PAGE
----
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HUNTER HOUSE

54 Washington Street, Newport, RI

Hunter House is one of the finest examples of Georgian architecture from Newport's "golden age" in the mid-18th century.  The house was built and decorated when Newport was a cosmopolitan city with a principle of religious tolerance that attracted Quakers, Baptists, Congregationalists and Sephardic Jews.  The great mercantile families lived patrician lives, building harborfront mansions overlooking their trading ships, and entertained in grand style both in Newport and at their country seats on Aquidneck Island.  They bought furniture and silver from local craftsmen and were the patrons of such important early painters as Robert Feke and Gilbert Stuart.

The north half of Hunter House was constructed between 1748 and 1754 by Jonathon Nichols, Jr., who was a prosperous merchant and colonial deputy.  After the death of Nichols in 1756, the property was sold to Colonel Joseph Wanton, Jr., who was also a deputy governor of the colony and a merchant.  He enlarged the house by adding a south wing and a second chimney, transforming the building into a formal Georgian mansion with a large central hall.  Colonel Wanton also ordered the graining, or "spreckling," of the pine paneling in several rooms to resemble walnut and rosewood.  During the American Revolution, Colonel Wanton fled from Newport due to his Loyalist sympathies.  His house was used as the headquarters of Admiral de Ternay, commander of the French fleet, when French forces occupied Newport in 1780.  After the war, Colonel Wanton's house was acquired by William Hunter, a U. S. Senator and President Andrew Jackson's charge d'affaires to Brazil.  The Hunters sold the house in the mid 1860's, and it passed through a series of owners until the mid-1940's.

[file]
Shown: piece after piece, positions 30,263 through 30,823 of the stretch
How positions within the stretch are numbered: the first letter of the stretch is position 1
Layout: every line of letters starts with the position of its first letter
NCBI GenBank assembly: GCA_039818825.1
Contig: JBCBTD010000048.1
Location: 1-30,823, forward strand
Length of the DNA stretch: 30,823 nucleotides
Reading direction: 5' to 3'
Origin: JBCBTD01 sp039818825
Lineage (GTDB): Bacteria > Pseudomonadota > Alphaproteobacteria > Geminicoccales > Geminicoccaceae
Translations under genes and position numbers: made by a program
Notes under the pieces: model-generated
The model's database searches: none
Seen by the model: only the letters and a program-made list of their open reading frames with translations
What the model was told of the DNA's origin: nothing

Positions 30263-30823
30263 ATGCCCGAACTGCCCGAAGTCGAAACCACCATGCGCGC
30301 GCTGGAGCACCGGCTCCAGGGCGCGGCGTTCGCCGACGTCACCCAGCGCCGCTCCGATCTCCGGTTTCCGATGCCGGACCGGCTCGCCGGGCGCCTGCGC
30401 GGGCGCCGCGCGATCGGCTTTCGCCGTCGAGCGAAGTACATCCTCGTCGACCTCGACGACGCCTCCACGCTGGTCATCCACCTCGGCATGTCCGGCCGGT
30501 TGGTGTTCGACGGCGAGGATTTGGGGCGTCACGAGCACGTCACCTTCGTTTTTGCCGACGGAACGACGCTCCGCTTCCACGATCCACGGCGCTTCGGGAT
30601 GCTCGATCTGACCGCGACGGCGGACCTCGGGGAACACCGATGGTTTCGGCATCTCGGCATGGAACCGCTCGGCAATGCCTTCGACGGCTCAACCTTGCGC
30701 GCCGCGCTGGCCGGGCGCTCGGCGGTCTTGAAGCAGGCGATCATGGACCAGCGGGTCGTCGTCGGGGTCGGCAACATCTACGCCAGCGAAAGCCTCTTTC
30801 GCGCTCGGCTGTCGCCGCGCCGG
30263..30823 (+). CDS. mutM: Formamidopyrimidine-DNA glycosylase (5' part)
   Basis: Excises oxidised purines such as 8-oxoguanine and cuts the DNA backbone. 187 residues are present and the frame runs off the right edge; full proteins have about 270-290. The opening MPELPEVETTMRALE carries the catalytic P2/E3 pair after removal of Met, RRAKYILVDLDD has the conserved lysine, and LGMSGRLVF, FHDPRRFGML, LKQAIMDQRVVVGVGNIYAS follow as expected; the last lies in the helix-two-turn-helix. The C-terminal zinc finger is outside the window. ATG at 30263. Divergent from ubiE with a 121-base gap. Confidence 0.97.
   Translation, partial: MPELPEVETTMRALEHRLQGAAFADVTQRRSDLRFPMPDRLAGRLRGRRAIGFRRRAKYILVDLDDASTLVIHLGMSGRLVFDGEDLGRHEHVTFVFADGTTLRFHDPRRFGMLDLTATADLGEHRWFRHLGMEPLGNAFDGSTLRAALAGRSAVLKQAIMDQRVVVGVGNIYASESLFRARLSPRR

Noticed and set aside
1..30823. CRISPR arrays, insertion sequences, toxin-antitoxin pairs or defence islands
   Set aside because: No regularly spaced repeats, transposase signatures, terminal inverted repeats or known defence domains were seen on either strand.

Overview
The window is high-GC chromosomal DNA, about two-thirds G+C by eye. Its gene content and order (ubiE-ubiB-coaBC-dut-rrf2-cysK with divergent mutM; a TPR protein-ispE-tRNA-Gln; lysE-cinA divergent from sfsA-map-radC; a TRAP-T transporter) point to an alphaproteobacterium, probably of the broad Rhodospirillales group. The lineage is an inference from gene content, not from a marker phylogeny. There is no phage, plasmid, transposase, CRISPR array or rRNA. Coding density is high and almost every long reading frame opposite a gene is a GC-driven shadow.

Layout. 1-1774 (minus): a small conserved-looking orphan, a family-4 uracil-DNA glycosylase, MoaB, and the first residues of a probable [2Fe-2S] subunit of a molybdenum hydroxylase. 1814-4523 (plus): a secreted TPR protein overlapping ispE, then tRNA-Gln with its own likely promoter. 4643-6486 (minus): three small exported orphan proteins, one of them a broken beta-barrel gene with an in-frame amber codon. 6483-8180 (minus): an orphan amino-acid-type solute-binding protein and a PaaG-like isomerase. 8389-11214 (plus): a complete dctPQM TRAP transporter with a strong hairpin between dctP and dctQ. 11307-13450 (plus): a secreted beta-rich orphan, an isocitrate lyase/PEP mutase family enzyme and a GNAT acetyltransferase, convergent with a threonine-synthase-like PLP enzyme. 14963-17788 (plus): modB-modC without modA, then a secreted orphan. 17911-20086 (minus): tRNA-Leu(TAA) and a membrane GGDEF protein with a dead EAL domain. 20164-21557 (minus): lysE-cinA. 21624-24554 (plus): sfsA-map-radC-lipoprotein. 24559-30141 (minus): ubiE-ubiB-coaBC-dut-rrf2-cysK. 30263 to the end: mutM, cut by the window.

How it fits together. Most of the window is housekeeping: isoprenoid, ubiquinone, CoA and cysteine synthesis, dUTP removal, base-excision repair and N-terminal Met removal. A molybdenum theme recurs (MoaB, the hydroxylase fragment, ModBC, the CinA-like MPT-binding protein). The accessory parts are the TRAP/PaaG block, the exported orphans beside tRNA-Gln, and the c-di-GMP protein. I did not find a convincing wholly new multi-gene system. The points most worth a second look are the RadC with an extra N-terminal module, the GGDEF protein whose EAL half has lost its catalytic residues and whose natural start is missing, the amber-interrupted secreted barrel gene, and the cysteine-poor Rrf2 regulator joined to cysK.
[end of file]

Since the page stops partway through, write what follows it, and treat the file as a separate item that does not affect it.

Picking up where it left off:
Concerned that the fine interiors of the house would be purchased and removed from the building, a preservation effort was initiated in 1945 by Mrs. George Henry Warren and a small group of supporters.  They purchased the building in 1945 and transferred it to the newly formed Preservation Society of Newport County with Mrs. Warren as its first President.  The Preservation Society chose to restore Hunter House to the era of Colonel Wanton (1757 to 1779).  Today, the house exhibits examples of the finest achievements in the arts and crafts of 18th century Newport.  The collections include furniture by the Townsend-Goddard family of craftsmen, premier cabinetmakers of the colonial era who worked in the neighborhood of Hunter House.  Newport pewter and paintings by Cosmo Alexander, Gilbert Stuart and Samuel King are also on display.  Hunter House is on the Register of National Historic Landmarks.

Tall-case Clock
Tall-case clock attributed to the Townsend-Goddard workshops, Newport, c. 1790.
Gift of Elizabeth Morris Smith
Southeast Parlor
Next Houserect
The Southeast Parlor with Gilbert Stuart's "Dr. Hunter's Spaniels"
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Pewter Collection
The Goodwin Pewter Collection in the Keeping Room